Tuesday, June 28, 2011

Celebrate with Me!

I've been a professional storyteller for a quarter of a century. To celebrate, I'm offering some special deals to clients who qualify for my "Great Rate" pricing. Click on the tab above for more details.

Thursday, June 23, 2011

I'm Out of Breath!

Follow-up on preceding post: 
I'm out of breath. Cheryl Klein, senior editor with Arthur A. Levine Books, must surely be, as well. That was a rapid-fire 90 minutes, with no time for questions from attendees. However, Writer's Digest promises that no question will go unanswered, so submitted will be answered and sent to participants along with a recorded version of the webinar in about a week. 

Though we were told we needn't take notes, I tried to capture some of the more salient points. But I'm happy that we'll get to ruminate further and at our leisure via the archived event.

Klein's presentation was very thorough. At this writing, I'm twenty-five minutes  past the webinar's conclusion and cannot think of a single question. She provided contact information, in case some arise.

Do I recommend the WD webinars? Absolutely, if the subject under discussion is pertinent to your writing. Was it worth the price? Yes. I am a frugal writer and tend to weigh at length value against cost, which is why I waited until today to register.

I can't attend nearly as many conferences as I would love to. Thank you, Writer's Digest, for offering opportunities like this through Writer's Digest University.

COMMENT QUESTION: Have you participated in a webinar through WD, ACFW, or some other venue? What was your experience?

50 Minutes and Counting!

I'm registered! In less than fifty minutes, the Writer's Digest webinar with Cheryl Klein, senior editor with Arthur A. Levine Books, begins. The topic is "How To Plot and Structure Your Novel." Can you tell I'm excited?

I've considered participating in WD webinars before. Fellow writers who have highly recommended them. This one is especially appealing because Klein pubs my genre--middle grade. I'll report back in a few hours, Lord willing. It's down to 46--no, 45 minutes, now.

Twiddling thumbs. Getting notebook. Pencils. Looking at clock. Twiddling thumbs. Humming tuneless tune. Forty-four minutes . . .

Sunday, June 19, 2011

Happy Father's Day! (Can You Help Me?)

I hope all you fathers have a day full of the Heavenly Father's blessings.

Readers, can you help me, please? As I embark on a new writing project, my third middle-grade novel, I'm gathering ideas on what makes a great dad great. What are his attributes? What things are important to him? How does he interact with his children when they're young? What about when they become teenagers? Was your father great, or do you know one?

I really would appreciate your feedback. Please click the "Comment" button. Thanks!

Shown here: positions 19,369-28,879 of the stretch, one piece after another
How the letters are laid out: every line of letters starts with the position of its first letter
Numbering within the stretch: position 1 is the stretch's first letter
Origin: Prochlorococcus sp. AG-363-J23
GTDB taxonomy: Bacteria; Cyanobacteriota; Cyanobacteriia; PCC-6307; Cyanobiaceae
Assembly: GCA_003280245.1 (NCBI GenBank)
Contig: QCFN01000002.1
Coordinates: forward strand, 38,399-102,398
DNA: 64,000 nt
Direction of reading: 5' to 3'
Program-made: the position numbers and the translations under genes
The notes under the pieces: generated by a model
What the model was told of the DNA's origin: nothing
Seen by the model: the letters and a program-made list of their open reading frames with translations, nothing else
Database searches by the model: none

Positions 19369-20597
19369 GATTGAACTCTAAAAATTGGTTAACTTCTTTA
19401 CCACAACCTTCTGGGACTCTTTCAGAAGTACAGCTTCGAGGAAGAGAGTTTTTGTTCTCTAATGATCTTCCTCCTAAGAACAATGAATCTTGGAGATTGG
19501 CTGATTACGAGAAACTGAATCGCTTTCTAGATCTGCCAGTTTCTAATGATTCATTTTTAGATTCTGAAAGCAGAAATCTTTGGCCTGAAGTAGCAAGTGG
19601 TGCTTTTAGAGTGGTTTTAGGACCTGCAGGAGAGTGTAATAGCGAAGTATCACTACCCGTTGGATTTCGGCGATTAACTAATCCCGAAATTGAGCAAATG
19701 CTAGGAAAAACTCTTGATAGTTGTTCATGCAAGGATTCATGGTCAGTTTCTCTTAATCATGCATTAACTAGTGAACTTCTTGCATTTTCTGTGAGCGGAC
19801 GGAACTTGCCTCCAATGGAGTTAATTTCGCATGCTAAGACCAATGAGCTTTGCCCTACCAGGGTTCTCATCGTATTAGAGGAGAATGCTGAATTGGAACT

Linda, Blogger won't let me post a comment, so I've found that this works. Thank you so much for your comment. Would you be interested to expand a little? Any examples?  

Saturday, June 11, 2011

The Cross-Eyed Writer

In Shakespeare's Hamlet, Act I, Scene 3, Polonius bids farewell to his son Laertes, who is bound for Paris. The father says: 
This above all: to thine own self be true,
And it must follow, as the night the day,
canst not be false to any man.
Far from the New Age self-knowledge liberal mindset that this quote would seem to support, Shakespeare had in mind a far more Elizabethan ideal when he penned the words. Polonius actually is warning Laertes against a debauched lifestyle of gambling, money borrowing and lending, carousing with women of loose reputation, and other intemperate pursuits. Such behavior would sully Laertes' reputation, proving him untrue to self.

The writer who is a follower of Jesus the Christ, while being concerned about her own reputation, is far more careful about how she reflects Christ through her writing. Whether she writes for the secular or the Christian market, she remains "Cross-eyed"; that is, she keeps her focus on the crucified and risen Savior.

I did not set out to be a Christian writer, per se. When I was in high school, I went through a phase of reading many of the Grace Livingston Hill romances. They were old even then, being set in the early twentieth century, but if one wanted to read fiction that was "wholesome," especially romances, Hill was about the only choice. Even then, however, I disliked the predictability and "preachy-ness" of her books. Nonetheless, I respect her for being one of the pioneers of Christian fiction. Janette Oke can claim credit for bringing the genre of Christian romance into its own for today's readers. Christian and non-Christian readers alike enjoy Oke's novels.

In recent years, the works of writers such as Frank Peretti, Ted Dekker, Jerry Jenkins, Tim LaHaye, Max Lucado, Liz Curtis Higgs, and others have joined the ranks of C.S. Lewis and J. R. R. Tolkien to write fiction that appeals to both Christian and secular markets. Some of the stories are overtly Christian, while others convey the saving message of Christ as a subtext or an allegory. These days, Christians write in nearly every genre and for all age groups. While their styles may be diverse, they have one thing in common, if they are true to their calling: they are Cross-eyed. They filter everything they write through the Lord's lens.

Are you a Cross-eyed writer? How does that affect what you write? Has the Holy Spirit ever called you into check for something you've written or were about to write? What steps do you take to make sure you remain a Cross-eyed writer? Please leave a comment telling about your experience. Thank you.